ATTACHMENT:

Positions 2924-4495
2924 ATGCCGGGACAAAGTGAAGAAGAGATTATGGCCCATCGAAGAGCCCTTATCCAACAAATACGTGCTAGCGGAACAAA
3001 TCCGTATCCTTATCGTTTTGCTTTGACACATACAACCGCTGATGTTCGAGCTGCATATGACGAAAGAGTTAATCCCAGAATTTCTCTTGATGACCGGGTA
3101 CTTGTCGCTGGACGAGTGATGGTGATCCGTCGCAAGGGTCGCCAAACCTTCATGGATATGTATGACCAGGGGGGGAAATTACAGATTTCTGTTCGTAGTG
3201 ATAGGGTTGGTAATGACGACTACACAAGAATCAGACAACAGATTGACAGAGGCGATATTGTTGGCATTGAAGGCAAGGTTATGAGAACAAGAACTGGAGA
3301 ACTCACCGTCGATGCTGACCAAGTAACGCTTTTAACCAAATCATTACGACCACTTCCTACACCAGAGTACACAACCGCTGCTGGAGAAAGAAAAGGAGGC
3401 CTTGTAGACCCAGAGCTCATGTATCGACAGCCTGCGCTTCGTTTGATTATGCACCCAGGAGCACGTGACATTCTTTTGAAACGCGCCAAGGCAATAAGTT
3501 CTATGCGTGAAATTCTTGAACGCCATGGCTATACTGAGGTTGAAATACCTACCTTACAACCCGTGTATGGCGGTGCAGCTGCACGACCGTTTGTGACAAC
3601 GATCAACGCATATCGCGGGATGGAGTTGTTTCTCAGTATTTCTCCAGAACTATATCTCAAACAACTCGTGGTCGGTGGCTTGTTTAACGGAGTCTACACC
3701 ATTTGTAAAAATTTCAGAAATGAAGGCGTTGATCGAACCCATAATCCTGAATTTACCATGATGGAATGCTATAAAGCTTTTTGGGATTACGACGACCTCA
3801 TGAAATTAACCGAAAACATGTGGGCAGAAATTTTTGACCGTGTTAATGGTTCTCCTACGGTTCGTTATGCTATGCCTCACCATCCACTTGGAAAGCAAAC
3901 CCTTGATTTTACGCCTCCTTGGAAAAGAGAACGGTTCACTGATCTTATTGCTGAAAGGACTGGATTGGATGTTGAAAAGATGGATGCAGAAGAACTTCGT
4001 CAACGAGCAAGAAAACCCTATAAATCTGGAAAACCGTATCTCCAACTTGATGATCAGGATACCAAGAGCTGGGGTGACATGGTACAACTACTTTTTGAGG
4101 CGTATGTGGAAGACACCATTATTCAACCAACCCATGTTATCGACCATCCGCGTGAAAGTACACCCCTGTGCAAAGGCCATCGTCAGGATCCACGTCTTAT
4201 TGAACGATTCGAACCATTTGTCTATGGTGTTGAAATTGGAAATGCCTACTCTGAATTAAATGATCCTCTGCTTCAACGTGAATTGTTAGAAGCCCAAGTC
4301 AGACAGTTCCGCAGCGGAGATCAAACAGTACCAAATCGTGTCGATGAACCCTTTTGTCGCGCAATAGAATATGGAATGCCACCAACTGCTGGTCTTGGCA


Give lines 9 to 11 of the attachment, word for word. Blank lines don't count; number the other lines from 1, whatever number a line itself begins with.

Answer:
3601 GATCAACGCATATCGCGGGATGGAGTTGTTTCTCAGTATTTCTCCAGAACTATATCTCAAACAACTCGTGGTCGGTGGCTTGTTTAACGGAGTCTACACC
3701 ATTTGTAAAAATTTCAGAAATGAAGGCGTTGATCGAACCCATAATCCTGAATTTACCATGATGGAATGCTATAAAGCTTTTTGGGATTACGACGACCTCA
3801 TGAAATTAACCGAAAACATGTGGGCAGAAATTTTTGACCGTGTTAATGGTTCTCCTACGGTTCGTTATGCTATGCCTCACCATCCACTTGGAAAGCAAAC